Marvel’s Shang-Chi Fights Against Anti-Asian Hate in North America
For the past two years, people’s lives have been drastically affected by the COVID-19 pandemic. Many people are reasonably frustrated with how the virus impacts their day-to-day life. However, this frustration has also resulted in increased discrimination against Asian people. Anti-Asian racism has increased following the COVID-19 pandemic and Shang-Chi and the Legend of the Ten Rings combats the rise in anti-Asian hate by including more realistic representations of South East and East Asian people and how its production and release as a Walt Disney Company film helps showcase positive depictions of Asian people on a worldwide scale.
Problematic Association Between East Asians and COVID-19
The first cases of infection from the COVID-19 virus were reported in Wuhan, China in December 2019. This caused many to blame Chinese and Asian people for causing and spreading the COVID-19 virus, including then- U.S. President Donald Trump. The World Health Organization (WHO) has guidelines about naming diseases and used them to name the COVID-19 virus. These naming guidelines “advocate the avoidance of geographic locations or references to culture, population, or language that incites fear”.
Despite its official designated name, “President Donald Trump publicly used the terms “Chinese virus” or “China virus” for COVID-19 in various tweets between March 16–18, 2020”. Trump was president at the time and had a large Twitter following, making him one of the most influential people around the world. By disregarding the WHO’s given name for the virus and attaching a geographic location to it, Trump used his influence to perpetuate anti-Asian and xenophobic sentiments. Although Trump later said that COVID-19 is not any Asian person’s fault, it is unlikely that he truly changed his mind and likely made this statement to maintain peace. But the damage was done, “before Trump made these remarks in mid-March, racist acts and harassment targeting Asian Americans had already surged; they continued to increase through March and April following his statements”. The rise in anti-Asian hate sparked several social justice movements in person and on social media, using the hashtags #StopAsianHate, #StopAAPIHate (AAPI stands for Asian Americans and Pacific Islanders), #StopAsianHateCrimes, and #HateIsAVirus to raise awareness and dismantle racism against Asians.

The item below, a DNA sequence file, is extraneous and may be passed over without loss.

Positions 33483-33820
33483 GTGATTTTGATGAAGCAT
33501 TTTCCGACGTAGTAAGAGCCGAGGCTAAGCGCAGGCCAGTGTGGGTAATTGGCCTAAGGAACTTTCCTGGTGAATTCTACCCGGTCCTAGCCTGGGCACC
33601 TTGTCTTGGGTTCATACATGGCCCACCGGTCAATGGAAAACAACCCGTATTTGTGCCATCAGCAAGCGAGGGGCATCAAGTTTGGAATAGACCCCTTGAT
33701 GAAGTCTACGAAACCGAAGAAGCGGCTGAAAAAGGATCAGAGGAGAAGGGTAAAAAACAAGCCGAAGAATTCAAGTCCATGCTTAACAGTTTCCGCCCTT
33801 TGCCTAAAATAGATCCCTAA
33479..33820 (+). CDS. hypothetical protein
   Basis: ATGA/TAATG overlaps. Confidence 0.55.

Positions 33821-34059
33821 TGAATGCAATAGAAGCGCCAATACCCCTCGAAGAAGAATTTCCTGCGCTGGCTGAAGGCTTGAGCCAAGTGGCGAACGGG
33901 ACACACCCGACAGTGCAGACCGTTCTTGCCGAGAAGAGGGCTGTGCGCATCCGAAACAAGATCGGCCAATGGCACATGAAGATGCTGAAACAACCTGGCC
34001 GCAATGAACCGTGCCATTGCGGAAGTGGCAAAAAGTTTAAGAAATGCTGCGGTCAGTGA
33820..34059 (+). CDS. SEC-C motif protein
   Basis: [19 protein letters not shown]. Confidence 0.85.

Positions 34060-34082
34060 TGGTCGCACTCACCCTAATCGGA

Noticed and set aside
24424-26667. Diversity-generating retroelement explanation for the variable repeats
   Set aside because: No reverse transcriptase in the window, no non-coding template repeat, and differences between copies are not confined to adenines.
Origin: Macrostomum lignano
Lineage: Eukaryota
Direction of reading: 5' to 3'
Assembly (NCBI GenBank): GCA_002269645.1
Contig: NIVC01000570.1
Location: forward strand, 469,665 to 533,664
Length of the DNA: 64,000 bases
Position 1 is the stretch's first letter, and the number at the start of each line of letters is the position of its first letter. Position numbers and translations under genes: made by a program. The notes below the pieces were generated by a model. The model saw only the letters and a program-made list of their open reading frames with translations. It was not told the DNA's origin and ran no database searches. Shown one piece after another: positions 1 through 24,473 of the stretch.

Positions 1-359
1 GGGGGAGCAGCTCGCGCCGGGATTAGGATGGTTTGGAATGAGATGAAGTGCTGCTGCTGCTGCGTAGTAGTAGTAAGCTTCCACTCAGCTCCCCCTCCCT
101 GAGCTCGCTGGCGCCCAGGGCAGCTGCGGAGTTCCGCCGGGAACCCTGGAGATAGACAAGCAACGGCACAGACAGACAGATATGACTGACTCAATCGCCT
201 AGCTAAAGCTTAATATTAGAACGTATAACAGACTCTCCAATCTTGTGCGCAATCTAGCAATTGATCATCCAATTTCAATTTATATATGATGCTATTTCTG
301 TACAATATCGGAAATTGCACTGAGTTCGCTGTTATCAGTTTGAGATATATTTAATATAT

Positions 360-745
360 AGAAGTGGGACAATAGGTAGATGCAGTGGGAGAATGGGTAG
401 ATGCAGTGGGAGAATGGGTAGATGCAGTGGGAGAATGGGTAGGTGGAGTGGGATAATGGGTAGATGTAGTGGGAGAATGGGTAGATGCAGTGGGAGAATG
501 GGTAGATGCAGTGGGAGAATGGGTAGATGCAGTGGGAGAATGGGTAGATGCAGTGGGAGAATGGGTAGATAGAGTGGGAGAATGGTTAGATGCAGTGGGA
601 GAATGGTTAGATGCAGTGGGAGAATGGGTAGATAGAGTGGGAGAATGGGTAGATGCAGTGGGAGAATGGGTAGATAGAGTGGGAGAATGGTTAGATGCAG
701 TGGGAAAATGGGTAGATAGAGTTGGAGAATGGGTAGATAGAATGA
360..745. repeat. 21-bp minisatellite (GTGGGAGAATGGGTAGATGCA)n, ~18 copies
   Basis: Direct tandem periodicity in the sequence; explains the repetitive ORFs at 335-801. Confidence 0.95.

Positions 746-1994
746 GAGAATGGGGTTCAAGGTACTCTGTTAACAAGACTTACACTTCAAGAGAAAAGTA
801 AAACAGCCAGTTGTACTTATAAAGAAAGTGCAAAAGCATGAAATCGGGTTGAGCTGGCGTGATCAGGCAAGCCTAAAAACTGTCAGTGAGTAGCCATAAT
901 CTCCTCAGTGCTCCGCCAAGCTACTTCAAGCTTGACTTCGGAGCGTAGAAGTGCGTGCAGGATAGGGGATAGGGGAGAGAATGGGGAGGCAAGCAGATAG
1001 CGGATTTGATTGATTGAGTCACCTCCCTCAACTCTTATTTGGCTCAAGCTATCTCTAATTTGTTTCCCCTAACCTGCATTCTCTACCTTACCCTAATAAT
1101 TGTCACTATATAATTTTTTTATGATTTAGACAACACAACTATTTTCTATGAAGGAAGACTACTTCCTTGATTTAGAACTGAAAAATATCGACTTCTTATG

Importance of Representations
Shang-Chi and the Legend of the Ten Rings is the first Marvel Studios film to be produced and released exclusively in theatres since the beginning of the pandemic. The film was released in September 2021 and “with its predominantly East Asian cast, story inspired by Chinese folklore, and martial arts action sequences, Shang-Chi is the latest sign that Hollywood is starting to listen to calls for more Asian representation on screen”. The film was well-received by critics and viewers, including Asian American people.